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Payroll records and FLSA: Could I be personally liable?

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in Compensation and Benefits,FMLA Guidelines,Human Resources,Leaders & Managers,Management Training

Q. Let’s say I do the payroll for a company and know that we are misclassifying employees (exempt vs. nonexempt; independent contractors vs. employees). And let’s say I advised the owner, but he chose to leave it as is. Could I be held liable as the payroll administrator? — Anonymous

A. Under the Fair Labor Standards Act (FLSA) and certain state laws, individuals involved in making classification decisions can be personally liable for misclassifications. The FLSA defines “employer” broadly to include “any person acting directly or indirectly in the interest of an employer in relation to an employee.” (29 U.S.C. §203(d))

Whether you could be held liable likely depends on your role in determining the classification and your role within the company.

— Susan Lessack, Esq.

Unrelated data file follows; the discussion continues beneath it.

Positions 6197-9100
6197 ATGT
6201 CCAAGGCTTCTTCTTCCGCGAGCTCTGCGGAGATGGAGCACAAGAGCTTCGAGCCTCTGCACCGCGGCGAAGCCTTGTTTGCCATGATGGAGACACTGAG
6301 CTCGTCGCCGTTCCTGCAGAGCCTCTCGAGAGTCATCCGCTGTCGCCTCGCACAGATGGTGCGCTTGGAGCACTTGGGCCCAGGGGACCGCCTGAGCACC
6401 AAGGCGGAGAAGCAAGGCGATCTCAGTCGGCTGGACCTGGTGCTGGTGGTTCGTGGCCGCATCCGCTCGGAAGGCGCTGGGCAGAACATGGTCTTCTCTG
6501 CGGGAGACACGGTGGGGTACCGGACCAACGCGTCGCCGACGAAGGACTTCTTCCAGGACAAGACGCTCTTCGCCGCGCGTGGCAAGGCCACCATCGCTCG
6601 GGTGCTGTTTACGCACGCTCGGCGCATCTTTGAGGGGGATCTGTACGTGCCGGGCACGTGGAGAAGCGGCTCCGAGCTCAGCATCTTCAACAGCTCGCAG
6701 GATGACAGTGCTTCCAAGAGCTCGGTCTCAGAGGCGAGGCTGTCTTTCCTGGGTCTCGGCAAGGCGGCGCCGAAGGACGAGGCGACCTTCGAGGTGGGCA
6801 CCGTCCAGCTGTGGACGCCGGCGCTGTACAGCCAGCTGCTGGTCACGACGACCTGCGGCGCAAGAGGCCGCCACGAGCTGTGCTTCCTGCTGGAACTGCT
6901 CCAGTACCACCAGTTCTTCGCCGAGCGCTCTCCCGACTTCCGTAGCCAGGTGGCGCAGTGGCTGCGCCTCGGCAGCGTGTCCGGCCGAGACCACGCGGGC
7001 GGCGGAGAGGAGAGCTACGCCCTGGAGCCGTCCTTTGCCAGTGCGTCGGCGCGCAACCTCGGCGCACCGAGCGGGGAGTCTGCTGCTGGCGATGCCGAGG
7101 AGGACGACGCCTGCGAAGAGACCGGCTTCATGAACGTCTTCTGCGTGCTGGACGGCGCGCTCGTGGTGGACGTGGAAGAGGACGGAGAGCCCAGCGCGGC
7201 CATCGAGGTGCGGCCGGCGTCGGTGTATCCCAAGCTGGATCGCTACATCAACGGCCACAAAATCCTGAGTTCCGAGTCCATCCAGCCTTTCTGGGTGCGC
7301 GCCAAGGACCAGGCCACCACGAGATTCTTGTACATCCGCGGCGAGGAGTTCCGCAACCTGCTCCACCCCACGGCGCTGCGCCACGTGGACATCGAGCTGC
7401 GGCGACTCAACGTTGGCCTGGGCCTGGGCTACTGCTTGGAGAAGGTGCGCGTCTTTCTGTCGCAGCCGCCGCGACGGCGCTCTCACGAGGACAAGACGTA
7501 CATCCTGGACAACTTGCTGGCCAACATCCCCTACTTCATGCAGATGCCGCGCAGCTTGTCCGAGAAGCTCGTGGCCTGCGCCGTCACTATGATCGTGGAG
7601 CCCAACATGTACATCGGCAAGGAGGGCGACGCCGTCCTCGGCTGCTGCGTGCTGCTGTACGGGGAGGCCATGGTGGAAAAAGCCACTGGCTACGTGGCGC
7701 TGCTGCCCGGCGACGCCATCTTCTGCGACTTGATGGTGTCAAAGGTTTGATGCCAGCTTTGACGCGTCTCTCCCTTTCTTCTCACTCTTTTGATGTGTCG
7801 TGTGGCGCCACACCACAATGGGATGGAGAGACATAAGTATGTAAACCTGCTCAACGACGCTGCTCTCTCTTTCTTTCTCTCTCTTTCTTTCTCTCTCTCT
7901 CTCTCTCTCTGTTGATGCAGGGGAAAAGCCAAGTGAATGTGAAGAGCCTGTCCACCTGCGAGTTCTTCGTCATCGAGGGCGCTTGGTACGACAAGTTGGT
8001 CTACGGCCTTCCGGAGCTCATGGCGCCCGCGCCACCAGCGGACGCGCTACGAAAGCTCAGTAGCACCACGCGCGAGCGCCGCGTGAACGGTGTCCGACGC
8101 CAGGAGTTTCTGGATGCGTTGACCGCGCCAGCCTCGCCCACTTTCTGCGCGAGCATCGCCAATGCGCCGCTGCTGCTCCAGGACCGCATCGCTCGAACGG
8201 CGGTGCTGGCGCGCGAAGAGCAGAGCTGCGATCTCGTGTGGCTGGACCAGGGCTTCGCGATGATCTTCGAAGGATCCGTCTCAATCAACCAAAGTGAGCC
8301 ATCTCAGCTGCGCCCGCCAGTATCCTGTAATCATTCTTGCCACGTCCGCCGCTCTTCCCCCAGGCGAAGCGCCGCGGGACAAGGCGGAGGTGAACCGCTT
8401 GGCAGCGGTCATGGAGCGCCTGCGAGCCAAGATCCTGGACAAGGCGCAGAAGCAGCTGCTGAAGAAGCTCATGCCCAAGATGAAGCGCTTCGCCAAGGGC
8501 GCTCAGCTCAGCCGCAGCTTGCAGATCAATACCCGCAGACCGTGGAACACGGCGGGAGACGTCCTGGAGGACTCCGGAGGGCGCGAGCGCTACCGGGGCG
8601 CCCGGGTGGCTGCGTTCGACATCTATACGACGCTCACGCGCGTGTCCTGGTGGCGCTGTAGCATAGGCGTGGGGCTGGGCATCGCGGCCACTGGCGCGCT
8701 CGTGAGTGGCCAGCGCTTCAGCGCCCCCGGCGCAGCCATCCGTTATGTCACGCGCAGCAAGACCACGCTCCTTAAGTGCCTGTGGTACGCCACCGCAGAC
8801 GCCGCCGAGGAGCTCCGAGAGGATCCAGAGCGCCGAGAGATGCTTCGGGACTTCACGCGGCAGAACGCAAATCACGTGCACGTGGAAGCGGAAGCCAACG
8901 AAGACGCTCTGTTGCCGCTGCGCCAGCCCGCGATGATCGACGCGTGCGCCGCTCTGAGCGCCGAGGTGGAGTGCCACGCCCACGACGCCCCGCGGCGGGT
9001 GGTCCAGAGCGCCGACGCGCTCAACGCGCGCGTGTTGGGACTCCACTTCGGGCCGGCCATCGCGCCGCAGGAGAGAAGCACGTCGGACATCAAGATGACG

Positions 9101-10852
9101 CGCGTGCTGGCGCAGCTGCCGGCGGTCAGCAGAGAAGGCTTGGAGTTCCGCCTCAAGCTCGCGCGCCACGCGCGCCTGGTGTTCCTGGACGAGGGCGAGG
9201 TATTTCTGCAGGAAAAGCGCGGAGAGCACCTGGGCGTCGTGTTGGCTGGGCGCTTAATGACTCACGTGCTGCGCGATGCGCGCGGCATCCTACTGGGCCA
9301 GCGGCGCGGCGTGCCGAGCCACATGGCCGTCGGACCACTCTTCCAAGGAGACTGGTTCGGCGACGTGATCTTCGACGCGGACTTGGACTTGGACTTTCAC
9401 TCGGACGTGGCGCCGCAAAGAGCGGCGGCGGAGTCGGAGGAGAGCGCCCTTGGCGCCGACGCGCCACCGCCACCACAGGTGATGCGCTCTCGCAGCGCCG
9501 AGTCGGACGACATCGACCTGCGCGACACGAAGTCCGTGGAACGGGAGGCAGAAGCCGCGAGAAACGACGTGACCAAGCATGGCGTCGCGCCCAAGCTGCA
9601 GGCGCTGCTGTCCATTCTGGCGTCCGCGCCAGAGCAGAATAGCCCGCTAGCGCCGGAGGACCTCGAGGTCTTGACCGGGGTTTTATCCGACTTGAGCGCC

Let’s face it. When you’re managing payroll, you’re under a lot of scrutiny, and you have to get it right. And it’s not just the employees in your organization who are counting on you. Government agencies are constantly updating and changing the way the payroll function is managed. Stay current on the critical—and constantly changing—payroll regulations...
Violating FLSA timekeeping rules can be a costly error. The FLSA requires employers to keep at least the following basic payroll records for nonexempt employees:
  • Full name, address and Social Security number.
  • Sex, birth date (if under 19) and occupation.
  • Time/day of week when employee's workweek begins.
  • Hours worked each day, and total hours worked each workweek.
Let's get all this information organized! Try Payroll Legal Alert today and get free copies of The Tax-Free Way to Reimburse Employees' Business Expenses AND Understanding the Nuts and Bolts of the FLSA. Learn More...
  • Basis on which employee is paid (e.g., "$6 an hour," "$220 a week").
  • Regular hourly pay rate, and total daily or weekly straight-time earnings.
  • Total overtime earnings for the workweek.
  • All additions to or deductions from the employee's wages.
  • Total wages paid each pay period, and date of payment.

Retention periods: Preserve your payroll records and collective-bargaining agreements for at least three years. Records on which wage calculations are made (timecards, work schedules, etc.) should be retained for at least two years.

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